“He said ‘I heard you like to bass fish,’ and I said ‘Sure,’” Jones said. “He added that his son had a few ponds on his land and that whenever it warmed up, we should go fishing.”

Jones and Bryant never got to go fishing, something Jones regrets, among other things.

“I was looking forward to the time to sit down and talk with him,” he said. “That never happened.”

Jones first heard the news about Bryant’s death over the radio as he and teammate Mike Adcock were stopped at a red light in front of the football stadium.

“We had heard he had gone to the hospital for a checkup, but then that news came out,” Jones said. “It was devastating.”

Going to the burial in Birmingham, Jones was struck by the number of people who stood by the side of the road in Bryant’s memory, holding signs along the interstate overpasses.

“It was probably the most awesome event I had ever seen in my life,” Jones said.

In many ways, Jones feels like Bryant taught him about how to be a man, something that parlayed to his future as a football coach, starting as an assistant coach at Briarwood Christian High School and later culminating in his decade as the head of the University of South Alabama’s football team.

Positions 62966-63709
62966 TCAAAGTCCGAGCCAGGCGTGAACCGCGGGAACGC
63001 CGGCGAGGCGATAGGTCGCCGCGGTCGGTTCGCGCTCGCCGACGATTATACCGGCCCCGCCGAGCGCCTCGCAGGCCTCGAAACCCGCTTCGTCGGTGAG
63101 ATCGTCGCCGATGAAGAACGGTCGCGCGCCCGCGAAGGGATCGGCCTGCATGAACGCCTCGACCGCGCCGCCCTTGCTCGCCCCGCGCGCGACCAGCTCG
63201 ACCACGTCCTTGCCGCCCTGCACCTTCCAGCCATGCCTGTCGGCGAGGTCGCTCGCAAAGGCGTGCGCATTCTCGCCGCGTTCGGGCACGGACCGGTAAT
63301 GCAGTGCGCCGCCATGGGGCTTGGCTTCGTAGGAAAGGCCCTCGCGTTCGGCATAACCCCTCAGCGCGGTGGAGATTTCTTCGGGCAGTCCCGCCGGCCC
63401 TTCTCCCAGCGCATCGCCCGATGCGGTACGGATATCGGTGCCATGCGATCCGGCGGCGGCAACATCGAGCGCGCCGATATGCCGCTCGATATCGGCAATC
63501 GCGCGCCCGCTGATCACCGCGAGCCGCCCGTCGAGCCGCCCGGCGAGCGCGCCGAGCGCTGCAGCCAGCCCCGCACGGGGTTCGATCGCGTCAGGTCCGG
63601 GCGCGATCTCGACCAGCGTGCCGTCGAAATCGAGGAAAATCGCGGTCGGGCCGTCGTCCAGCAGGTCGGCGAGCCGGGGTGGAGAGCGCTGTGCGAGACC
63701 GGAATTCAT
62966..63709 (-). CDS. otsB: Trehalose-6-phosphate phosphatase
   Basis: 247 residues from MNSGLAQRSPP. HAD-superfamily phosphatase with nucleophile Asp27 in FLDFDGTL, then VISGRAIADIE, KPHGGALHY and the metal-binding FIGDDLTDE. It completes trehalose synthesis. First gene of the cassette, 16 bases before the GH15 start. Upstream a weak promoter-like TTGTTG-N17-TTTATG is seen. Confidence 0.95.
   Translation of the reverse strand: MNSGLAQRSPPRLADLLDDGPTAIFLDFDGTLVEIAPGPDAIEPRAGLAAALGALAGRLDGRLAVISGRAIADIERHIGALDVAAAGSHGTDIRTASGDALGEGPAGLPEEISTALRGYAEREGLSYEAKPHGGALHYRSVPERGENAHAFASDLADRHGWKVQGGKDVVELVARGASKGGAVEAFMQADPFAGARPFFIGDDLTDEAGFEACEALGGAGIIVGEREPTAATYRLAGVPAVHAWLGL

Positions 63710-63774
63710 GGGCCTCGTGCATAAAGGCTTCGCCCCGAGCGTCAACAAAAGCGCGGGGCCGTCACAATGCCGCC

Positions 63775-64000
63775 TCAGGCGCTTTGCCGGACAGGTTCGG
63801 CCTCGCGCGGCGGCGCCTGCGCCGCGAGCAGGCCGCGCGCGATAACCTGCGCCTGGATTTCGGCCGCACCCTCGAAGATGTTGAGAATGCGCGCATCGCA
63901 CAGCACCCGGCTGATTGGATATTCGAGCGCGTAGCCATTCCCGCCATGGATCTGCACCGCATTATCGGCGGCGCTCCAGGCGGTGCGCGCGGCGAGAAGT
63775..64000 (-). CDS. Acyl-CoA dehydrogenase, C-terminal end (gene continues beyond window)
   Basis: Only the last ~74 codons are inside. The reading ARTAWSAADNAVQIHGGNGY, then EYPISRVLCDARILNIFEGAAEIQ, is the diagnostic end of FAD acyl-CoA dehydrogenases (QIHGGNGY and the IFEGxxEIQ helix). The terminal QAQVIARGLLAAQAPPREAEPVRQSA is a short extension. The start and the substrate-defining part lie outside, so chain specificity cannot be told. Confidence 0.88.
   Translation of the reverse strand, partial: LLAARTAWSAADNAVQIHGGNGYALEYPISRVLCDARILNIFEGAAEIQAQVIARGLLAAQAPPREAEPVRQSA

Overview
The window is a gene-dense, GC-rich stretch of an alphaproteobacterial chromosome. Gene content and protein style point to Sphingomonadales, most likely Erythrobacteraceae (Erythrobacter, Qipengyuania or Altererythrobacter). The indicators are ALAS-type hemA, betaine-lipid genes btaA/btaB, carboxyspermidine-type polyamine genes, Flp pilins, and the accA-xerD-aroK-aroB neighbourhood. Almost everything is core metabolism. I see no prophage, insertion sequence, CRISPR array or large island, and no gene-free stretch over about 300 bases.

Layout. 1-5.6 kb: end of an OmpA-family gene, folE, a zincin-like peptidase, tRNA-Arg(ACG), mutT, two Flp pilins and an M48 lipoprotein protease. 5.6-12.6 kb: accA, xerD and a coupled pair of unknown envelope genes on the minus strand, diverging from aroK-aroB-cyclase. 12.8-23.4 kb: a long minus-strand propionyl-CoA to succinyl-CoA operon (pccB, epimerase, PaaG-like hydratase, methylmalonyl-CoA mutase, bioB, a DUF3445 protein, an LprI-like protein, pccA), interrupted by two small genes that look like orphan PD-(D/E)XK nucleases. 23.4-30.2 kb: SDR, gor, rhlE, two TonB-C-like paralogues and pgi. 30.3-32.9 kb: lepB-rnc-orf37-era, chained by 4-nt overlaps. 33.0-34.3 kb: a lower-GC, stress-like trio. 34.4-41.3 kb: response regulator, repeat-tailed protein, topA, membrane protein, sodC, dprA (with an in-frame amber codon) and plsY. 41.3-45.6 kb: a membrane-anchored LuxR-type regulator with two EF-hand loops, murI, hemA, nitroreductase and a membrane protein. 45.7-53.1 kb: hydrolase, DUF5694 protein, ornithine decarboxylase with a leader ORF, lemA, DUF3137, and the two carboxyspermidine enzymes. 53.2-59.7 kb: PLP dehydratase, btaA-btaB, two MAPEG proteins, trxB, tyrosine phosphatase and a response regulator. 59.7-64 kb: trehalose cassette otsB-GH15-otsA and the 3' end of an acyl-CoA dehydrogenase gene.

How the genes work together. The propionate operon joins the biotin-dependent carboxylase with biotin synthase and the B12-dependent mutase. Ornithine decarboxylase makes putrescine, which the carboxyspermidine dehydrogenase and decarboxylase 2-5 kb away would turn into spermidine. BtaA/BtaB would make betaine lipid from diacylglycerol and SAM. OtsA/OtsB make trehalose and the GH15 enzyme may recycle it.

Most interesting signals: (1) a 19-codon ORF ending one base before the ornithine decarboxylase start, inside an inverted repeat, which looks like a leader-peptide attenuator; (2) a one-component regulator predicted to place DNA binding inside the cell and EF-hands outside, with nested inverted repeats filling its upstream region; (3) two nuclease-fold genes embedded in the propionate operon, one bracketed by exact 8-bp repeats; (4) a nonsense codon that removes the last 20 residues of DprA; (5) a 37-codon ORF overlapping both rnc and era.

“He was very fierce competitor, but he always did it with class,” he said. “I took that with me.”

Like many of Bryant’s former players, Jones said he believes the emotional investment he had in his teams had an effect on their performance.

“He taught me to have confidence and believe in myself,” he said. “As far as anything else, he would believe in others to the point that they would believe in themselves.”

Succeeding the Bear

In 1983, Ray Perkins had a huge task ahead of him: replacing Bryant as the Crimson Tide’s new coach.

Perkins, a wide receiver who started for Alabama from 1964-66, had been working in the NFL for several years up to that point and was then the head coach of the New York Giants. However, coming back to Alabama was a dream for Perkins, something he made known his first year in New York during an interview with former Star-Ledger (Newark, New Jersey) sports writer Dave Klein.